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Reasons and clinical outcomes of antipsychotic treatment switch in outpatients with schizophrenia in real-life clinical settings: the ETOS observational study
Annals of General Psychiatryvolume 12, Article number: 42 (2013)
Patients under antipsychotic treatment for schizophrenia commonly exhibit poor adherence to treatment, high rates of treatment discontinuation, and frequent treatment changes. The ETOS study aimed to identify the reasons leading physicians to decide to switch antipsychotic treatment in outpatients with schizophrenia and to evaluate the outcome of this switch.
ETOS was an observational 18-week (four visits) study in outpatients 18 to 65 years old, diagnosed with schizophrenia according to Diagnostic and Statistical Manual of Mental Disorders - 4th edition criteria at least 6 months prior to enrolment, who were initiated on a new antipsychotic monotherapy treatment within the 2 weeks prior to enrollment. A total of 574 patients were recruited by 87 hospital- and office-based physicians. Ethical approval was obtained prior to study initiation (NCT00999895).
The final analysis included 568 patients, 39.0 ± 11.2 years old with mean disease duration of 11.7 years. The male-to-female ratio was 53:47. The main reason for switching antipsychotic treatment was lack of tolerability (n = 369, 65.0%), followed by lack of efficacy (n = 249, 43.8%). Following treatment switch, 87.9% of patients (n = 499) showed meaningful clinical benefit by achieving a Clinical Global Impression-Clinical Benefit score of ≤4 at the final visit. By the end of the study, total Positive and Negative Syndrome Scale, Clinical Global Impression-Improvement, Clinical Global Impression-Severity, and Simpson-Angus Scale scores demonstrated significant mean decreases of 31.69, 0.70, 1.14, and 11.30, respectively (all p < 0.0001). Treatment adherence remarkably improved.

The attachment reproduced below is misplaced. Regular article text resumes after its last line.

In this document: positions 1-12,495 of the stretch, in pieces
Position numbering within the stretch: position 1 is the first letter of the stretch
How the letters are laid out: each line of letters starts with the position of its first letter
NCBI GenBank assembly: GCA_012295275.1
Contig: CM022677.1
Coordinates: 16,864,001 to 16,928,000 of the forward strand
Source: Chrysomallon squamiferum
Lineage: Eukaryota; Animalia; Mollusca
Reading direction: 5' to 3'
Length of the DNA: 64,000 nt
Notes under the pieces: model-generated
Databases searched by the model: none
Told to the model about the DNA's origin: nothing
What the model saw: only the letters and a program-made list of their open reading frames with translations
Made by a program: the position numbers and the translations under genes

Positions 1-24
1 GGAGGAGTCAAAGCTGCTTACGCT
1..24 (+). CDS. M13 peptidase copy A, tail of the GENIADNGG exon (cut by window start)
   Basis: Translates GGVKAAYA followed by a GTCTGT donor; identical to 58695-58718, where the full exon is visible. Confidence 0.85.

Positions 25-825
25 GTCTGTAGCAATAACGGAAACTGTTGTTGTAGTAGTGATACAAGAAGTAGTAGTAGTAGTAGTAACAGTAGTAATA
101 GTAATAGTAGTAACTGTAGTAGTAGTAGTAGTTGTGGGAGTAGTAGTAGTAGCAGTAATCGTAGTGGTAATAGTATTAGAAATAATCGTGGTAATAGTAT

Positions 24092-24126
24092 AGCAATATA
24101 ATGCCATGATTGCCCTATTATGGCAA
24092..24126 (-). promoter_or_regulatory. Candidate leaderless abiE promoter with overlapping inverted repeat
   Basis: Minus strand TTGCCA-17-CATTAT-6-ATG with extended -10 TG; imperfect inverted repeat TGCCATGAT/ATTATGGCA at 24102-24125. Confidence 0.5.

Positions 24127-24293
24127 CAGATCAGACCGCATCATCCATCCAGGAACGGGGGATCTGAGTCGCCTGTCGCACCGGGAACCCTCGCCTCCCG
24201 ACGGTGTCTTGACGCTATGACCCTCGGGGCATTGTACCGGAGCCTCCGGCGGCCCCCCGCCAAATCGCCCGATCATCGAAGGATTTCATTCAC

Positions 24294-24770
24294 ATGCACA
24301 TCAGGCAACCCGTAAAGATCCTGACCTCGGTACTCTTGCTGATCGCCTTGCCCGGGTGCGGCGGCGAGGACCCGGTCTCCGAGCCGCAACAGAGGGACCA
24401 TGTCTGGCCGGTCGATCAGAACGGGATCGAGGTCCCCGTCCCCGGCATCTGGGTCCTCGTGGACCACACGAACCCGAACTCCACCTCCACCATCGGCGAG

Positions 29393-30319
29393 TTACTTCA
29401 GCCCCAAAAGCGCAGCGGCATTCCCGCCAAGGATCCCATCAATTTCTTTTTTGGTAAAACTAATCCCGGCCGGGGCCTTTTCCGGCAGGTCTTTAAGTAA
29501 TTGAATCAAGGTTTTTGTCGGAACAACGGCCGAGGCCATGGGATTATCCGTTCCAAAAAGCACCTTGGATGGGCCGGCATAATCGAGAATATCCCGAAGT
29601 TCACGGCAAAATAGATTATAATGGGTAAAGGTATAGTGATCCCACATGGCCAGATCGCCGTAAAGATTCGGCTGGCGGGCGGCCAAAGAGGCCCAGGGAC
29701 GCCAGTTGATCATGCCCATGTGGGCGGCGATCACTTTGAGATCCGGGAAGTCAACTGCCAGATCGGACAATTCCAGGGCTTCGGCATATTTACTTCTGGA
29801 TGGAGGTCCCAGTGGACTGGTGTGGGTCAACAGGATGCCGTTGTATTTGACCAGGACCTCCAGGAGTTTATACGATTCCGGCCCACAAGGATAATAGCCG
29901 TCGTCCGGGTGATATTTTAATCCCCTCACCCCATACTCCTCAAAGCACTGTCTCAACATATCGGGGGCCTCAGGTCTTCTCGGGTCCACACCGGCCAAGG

In the ETOS study, switch of antipsychotic monotherapy for reasons relating to lack of efficacy and/or tolerability was associated with significantly improved clinical benefit and significant increase of patients' adherence to treatment.
Schizophrenia is a chronic, severely disabling psychiatric illness with a lifetime risk ranging from 0.2% to 0.7% and an incidence of 15.2 per 100,000 per year [1, 2]. Treating schizophrenia is usually a lifelong process that poses an enormous disease burden on the patient and the caregiver and a great challenge for the physician. Maintenance therapy and adherence to treatment are crucial factors for the long-term clinical management of schizophrenia and are key determinants for good prognosis [3–6].
Schizophrenic patients under antipsychotic treatment have been shown to exhibit poor adherence and high rates of treatment discontinuation, often within the first year of treatment commencement [7–11]. It has been shown that almost half of the patients with schizophrenia or schizoaffective disorder on antipsychotic medication take less than 70% of the prescribed doses . Partial or no adherence to treatment has been associated with increased risk of relapse, psychiatric hospitalization, attempted suicide, and clinical and functional deterioration [13–15]. Poor treatment adherence and high discontinuation rates often lead to frequent treatment changes, as it is generally accepted that subjects who are not responding to an agent belonging to a particular class of psychotropic drugs or who experience adverse events may show a better response to another agent of the same or other therapeutic class [16, 17].